Just my 2 cents. And considering my track record, well, I must be doin' something right - thank God!!
    Last edit by 777RNThatsMe on Sep 30, '06
  5. by   maryshome8
    I'm 37...not an oldie by any means, but I wouldn't be caught dead even showing up in person to even ask about a job wearing anything less than a suit....you never knew whem they might interview you.

    How someone dresses, shows how much they want the job and what kind of employee they will be.

    Would you believe when I was in high school, our business teachers (who were "old school"...thank God) taught us everything about how to conduct ourselves at work from carrying an extra pair of pantyhose, to taking off your nail polish altogether if you had a bad chip, to how to deal with a boss who is cheating on his wife!

    Nobody ever taught us that in college!
  6. by   maryshome8
    Quote from caroladybelle
    I can see now that some just don't get it.

    It is not to the prospective employer to "loosen" up...the onus is on the prospective employee to "tighten up" their behavior/attire.

    Nurses are not "Hollywood Stars" nor should we try to be like them. Quite frankly, given the poor work attitudes, street language, and pathetic morals, why anyone would seek to dress like them, believing that they are professional, escapes me.

    I look at the way that many "stars" dress is laughable and pathetic, and not something to copy.

    Job interviews (barring "The Devil Wears Prada") is not about being "fashionable", it is about being hirable. This are frequently two very different things.

    That said, attire does not mean that you are a good or a bad nurse. But it may indicate whether you seek to fit in with certain standards. If you are hiring for a workplace, with a certain dress code, chances are some who at least appears to obey the standards of proper dress/behavior for an interview, has demonstrated that they are more likely to conform to proper behavior/dress for work.

    A job interview is not a time for your average behavior, it is a time for your best behavior.
    --------------------------------------------------------------------------
    And some people use the, "Well, the interviewer was messy/slow/busy" excuse. Well the interviewer is already working there and has the rights, you are NOT working there.

    They are doing YOU the favor, not you doing them one.

    Now you can believe that you are doing them the favor by deigning to interview with them, but you will find quickly that attitude burns bridges.

    You can hold all the opinions that you want about how "dress shouldn't matter" that you want - it does not change the fact that how you present yourself is the first impression that the interviewer gets. And most people form their opinion as to whether you are hired within 5-10 minutes of meeting you.

    Yes, the person interviewing you should be neat/tidy/organized/polite/etc. However, they already have the job, you don't. You do not like the way an interviewer portrays the company or themselves, fine. Don't take the job. If they were truly offensive, complain. But don't be surprised if that lands your job prospects in the circular file.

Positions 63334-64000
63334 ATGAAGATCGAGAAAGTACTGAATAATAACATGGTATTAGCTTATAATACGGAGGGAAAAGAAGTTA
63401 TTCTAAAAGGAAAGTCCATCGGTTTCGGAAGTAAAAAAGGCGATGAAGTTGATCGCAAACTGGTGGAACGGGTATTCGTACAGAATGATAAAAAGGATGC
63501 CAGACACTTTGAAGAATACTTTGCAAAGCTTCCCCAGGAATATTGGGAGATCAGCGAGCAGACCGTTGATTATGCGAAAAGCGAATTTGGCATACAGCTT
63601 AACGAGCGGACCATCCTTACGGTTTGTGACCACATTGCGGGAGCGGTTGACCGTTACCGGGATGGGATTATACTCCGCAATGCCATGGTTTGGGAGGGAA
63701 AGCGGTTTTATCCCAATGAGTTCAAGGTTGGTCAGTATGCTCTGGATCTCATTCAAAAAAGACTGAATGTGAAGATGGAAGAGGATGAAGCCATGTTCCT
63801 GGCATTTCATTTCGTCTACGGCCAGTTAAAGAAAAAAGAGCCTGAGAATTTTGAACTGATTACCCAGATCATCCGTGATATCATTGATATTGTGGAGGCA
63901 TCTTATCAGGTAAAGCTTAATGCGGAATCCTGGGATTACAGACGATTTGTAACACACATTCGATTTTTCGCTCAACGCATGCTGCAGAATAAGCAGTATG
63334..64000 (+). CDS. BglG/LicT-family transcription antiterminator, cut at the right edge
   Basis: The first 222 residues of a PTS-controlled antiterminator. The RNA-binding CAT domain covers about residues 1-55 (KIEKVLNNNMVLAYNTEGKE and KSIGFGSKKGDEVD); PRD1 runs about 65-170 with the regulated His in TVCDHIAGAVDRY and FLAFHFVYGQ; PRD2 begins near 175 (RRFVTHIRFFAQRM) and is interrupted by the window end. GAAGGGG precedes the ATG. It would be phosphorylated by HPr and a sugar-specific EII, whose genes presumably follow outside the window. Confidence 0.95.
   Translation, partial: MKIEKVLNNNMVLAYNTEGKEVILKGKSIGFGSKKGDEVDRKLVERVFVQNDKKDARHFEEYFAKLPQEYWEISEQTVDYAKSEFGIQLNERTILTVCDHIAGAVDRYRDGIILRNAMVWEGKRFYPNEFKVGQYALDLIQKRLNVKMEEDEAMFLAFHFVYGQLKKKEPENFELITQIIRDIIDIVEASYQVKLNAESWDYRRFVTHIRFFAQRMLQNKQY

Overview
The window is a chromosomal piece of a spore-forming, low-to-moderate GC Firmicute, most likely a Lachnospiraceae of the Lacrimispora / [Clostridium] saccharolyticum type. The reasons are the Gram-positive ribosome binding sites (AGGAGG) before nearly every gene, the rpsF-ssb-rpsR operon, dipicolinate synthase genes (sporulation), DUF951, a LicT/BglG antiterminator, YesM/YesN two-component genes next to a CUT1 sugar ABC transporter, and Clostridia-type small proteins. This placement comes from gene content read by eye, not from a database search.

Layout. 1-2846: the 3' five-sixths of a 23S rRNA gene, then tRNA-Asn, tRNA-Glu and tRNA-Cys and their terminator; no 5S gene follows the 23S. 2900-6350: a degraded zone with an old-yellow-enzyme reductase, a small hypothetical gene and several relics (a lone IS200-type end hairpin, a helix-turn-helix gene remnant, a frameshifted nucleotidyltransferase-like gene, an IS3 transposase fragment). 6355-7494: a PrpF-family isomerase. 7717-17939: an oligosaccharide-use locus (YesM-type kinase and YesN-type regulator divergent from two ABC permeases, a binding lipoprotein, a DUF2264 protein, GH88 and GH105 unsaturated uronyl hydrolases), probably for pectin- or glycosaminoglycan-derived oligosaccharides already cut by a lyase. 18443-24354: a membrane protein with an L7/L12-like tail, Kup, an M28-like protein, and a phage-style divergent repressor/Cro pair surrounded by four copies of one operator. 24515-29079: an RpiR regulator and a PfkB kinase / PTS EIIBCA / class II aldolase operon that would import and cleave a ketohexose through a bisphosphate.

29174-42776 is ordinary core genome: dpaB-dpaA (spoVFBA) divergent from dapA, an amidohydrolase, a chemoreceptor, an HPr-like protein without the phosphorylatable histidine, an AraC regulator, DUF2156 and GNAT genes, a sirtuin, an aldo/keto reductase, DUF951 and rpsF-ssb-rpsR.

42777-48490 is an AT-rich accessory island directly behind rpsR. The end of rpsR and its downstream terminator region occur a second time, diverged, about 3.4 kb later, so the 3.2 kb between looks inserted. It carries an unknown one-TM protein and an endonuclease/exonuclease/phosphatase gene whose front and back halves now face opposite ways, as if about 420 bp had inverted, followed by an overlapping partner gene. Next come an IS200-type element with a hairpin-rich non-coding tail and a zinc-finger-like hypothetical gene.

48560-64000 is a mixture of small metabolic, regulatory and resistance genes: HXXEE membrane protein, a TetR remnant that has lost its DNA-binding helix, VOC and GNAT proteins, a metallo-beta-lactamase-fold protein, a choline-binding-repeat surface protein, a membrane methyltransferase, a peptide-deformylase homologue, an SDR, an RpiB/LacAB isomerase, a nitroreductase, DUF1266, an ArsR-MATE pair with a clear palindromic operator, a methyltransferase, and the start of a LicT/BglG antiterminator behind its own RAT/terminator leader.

--------------------------------------------------------------------------
    As a further note as a general rule:

    People that I have seen come to interviews dressed properly, ARE generally the better workers. Those that cannot be bothered to change out of their jeans and at least put on dress pants, frequently are a bit slovenly in other work habits.

    Don't shoot the messenger, I just call it as I see it after 27 years of working.
    AMEN SISTER!
  7. by   maryshome8
    Quote from Mulan
    the nurse recruiter doesn't get back to you, you have to hound the recruiter to get offered an interview and then a position

    you are on time for your interview, the unit manager keeps you waiting

    the nurse recruiter sends in info with the info (ie address) incorrect (this is after you get hired) to HR

    I always dress neatly and conservatively but am not going to go out and buy an expensive suit for example for a bedside nurse position, after all I am going to be wearing a uniform.
    I totally agree that your clothes do not have to be expensive at all...but the EFFORT should show. I understand that some people flat-out don't have the money.
  8. by   maryshome8
    Quote from Rnandsoccermom
    "Professionals" should go to an interview dressed as a professional in my opinion. This is part of what makes nursing look bad, sorry to say.
    I agree...I know that the vast majority of law schools and medical schools require their students to "dress' for class...they don't have to wear a suit, but it's business casual at minimum.

    They want their students to start acting the part, from the start.

    Nursing used to be seen as an alternative as to what women did when they didn't get married and they didn't want to teach...."Old timers" have worked their a$$ses off to increase the prestige of the position and it needs to be preserved at all costs....that is ALSO what protects salaries.
  9. by   angel337
    i recently interviewed for a job and i could not believe how many nurses were in the HR waiting room with scrubs/jeans/khaki's. i think some nurses take for granted that they are a nurse and that employers are desperate to hire. i always wear dress pants and a blouse or a pants suit. even if i am interviewing after work i take a change of clothes.